Soon after, turnpikes were built: the Cambridge and Concord Turnpike (today's Broadway and Concord Ave.), the Middlesex Turnpike (Hampshire St. northwest of Porter Square), and what are today's Cambridge, Main, and Harvard Streets were roads to connect various areas of Cambridge to the bridges.In addition, the town was connected to the Boston & Maine Railroad, 1852 Map of Boston area showing Cambridge and regional rail lines and highlighting the course of the Middlesex Canal.Clockwise from top left: Christ Church, University Hall at Harvard University, Ray and Maria Stata Center at the Massachusetts Institute of Technology, the Cambridge skyline and Charles River at night, and Cambridge City Hall Cambridge is a city in Middlesex County, Massachusetts, United States, in the Boston metropolitan area.

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With a plain brick exterior, bare mint green walls, and only a handful of windows, the casual venue puts the emphasis squarely on prohibition-era beverages.

Hipsters in vintage duds vie for Although Upstairs on the Square is only a few steps above Winthrop Square, its cupcake pink walls, gold chandeliers, and endless fresh flowers transport patrons far from the college town below.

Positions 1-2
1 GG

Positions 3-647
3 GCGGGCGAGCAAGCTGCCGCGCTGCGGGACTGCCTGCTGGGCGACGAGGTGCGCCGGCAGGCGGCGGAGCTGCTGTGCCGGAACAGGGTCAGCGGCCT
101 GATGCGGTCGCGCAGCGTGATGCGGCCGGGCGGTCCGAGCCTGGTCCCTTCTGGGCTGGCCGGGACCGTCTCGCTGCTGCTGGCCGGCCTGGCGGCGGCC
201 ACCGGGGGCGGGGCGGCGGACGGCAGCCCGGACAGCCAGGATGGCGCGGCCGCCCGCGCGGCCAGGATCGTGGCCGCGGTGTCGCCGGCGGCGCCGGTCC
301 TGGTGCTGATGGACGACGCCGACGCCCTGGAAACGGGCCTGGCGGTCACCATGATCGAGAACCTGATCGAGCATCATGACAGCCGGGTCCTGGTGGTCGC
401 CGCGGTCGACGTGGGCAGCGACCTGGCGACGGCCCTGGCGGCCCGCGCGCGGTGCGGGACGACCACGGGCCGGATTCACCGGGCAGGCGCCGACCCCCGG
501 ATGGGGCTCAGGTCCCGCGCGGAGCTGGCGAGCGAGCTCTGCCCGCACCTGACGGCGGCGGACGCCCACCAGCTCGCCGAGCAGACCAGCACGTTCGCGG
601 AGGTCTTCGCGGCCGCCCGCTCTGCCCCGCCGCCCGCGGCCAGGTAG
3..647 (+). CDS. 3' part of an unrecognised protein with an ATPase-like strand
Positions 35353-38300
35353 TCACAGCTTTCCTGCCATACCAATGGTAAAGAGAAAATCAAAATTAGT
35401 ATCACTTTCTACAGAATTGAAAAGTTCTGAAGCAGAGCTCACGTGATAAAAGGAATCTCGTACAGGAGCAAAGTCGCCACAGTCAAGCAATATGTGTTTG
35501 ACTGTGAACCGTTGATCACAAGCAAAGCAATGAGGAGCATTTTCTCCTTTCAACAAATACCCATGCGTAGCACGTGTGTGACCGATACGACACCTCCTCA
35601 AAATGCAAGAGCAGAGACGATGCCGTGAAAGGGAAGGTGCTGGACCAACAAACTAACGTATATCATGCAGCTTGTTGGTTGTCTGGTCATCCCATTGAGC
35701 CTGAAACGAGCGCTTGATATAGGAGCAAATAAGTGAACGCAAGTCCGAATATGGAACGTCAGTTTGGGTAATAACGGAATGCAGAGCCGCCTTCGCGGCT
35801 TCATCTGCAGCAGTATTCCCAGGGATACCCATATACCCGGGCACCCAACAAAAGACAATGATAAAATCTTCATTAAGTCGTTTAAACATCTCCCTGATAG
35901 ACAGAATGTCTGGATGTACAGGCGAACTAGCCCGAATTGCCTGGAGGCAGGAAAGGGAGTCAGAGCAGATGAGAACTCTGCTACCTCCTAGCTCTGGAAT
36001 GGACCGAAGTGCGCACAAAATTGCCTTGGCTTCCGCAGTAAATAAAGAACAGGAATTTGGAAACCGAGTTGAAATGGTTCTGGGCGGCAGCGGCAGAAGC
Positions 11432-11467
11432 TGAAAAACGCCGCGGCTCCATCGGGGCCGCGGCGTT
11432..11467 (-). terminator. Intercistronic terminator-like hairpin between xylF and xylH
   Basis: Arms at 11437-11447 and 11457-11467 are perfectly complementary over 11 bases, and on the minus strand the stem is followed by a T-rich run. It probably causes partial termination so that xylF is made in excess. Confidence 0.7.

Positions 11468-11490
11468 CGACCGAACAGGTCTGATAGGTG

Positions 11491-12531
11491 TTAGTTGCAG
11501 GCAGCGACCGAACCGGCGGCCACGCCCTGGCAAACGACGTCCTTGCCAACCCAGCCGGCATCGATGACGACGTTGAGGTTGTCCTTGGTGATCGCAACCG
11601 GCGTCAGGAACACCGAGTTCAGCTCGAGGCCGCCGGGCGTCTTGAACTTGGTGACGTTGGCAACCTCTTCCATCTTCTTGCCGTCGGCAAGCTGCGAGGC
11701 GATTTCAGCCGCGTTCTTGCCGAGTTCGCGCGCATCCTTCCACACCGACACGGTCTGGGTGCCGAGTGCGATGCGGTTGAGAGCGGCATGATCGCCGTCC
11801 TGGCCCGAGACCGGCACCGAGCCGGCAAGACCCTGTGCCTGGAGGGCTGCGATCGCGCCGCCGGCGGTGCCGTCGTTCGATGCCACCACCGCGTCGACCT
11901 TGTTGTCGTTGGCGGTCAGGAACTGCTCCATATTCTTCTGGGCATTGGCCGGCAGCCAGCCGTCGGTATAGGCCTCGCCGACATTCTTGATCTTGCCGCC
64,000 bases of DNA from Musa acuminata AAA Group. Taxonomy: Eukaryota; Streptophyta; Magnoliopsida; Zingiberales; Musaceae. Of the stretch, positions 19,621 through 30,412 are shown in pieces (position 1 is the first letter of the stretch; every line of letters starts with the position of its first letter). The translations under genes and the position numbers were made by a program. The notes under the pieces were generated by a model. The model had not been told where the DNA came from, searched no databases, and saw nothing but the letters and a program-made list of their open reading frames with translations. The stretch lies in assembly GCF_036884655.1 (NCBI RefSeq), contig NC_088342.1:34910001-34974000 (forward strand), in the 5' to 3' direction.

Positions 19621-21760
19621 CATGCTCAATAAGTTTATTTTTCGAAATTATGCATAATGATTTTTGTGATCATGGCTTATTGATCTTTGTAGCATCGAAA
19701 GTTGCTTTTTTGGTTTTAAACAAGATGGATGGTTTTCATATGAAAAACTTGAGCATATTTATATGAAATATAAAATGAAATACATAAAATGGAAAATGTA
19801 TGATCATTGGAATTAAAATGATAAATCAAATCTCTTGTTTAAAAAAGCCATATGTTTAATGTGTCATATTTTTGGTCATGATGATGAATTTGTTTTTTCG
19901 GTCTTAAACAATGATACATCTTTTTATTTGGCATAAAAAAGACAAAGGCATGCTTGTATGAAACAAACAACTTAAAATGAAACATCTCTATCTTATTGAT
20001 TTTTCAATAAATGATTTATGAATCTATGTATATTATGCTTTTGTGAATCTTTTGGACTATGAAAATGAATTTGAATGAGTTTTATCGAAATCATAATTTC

Kennedy and Winthrop Streets, then at the edge of a salt marsh and since filled.

The town included a much larger area than the present city, In 1636, the Newe College (later renamed Harvard College after benefactor John Harvard) was founded by the colony to train ministers.

Between 17, Cambridge began to grow rapidly, with the construction of the West Boston Bridge in 1792, that connected Cambridge directly to Boston, making it no longer necessary to travel eight miles (13 km) through the Boston Neck, Roxbury, and Brookline to cross the Charles River.

A second bridge, the Canal Bridge, opened in 1809 alongside the new Middlesex Canal.

Newe Towne was chosen for the site of the college by the Great and General Court (the Massachusetts legislature) primarily—according to Cotton Mather—to be near the popular and highly respected Puritan preacher Thomas Shepard.

In May 1638 Hooker and Shepard, Newtowne's ministers, and the college's first president, major benefactor, and first schoolmaster were all Cambridge alumni, as was the colony's governor John Winthrop.

Coming up from Virginia, George Washington took command of the volunteer American soldiers camped on Cambridge Common on July 3, 1775, Most of the Tory estates were confiscated after the Revolution.

On January 24, 1776, Henry Knox arrived with artillery captured from Fort Ticonderoga, which enabled Washington to drive the British army out of Boston.

The site for what would become Cambridge was chosen in December 1630, because it was located safely upriver from Boston Harbor, which made it easily defensible from attacks by enemy ships.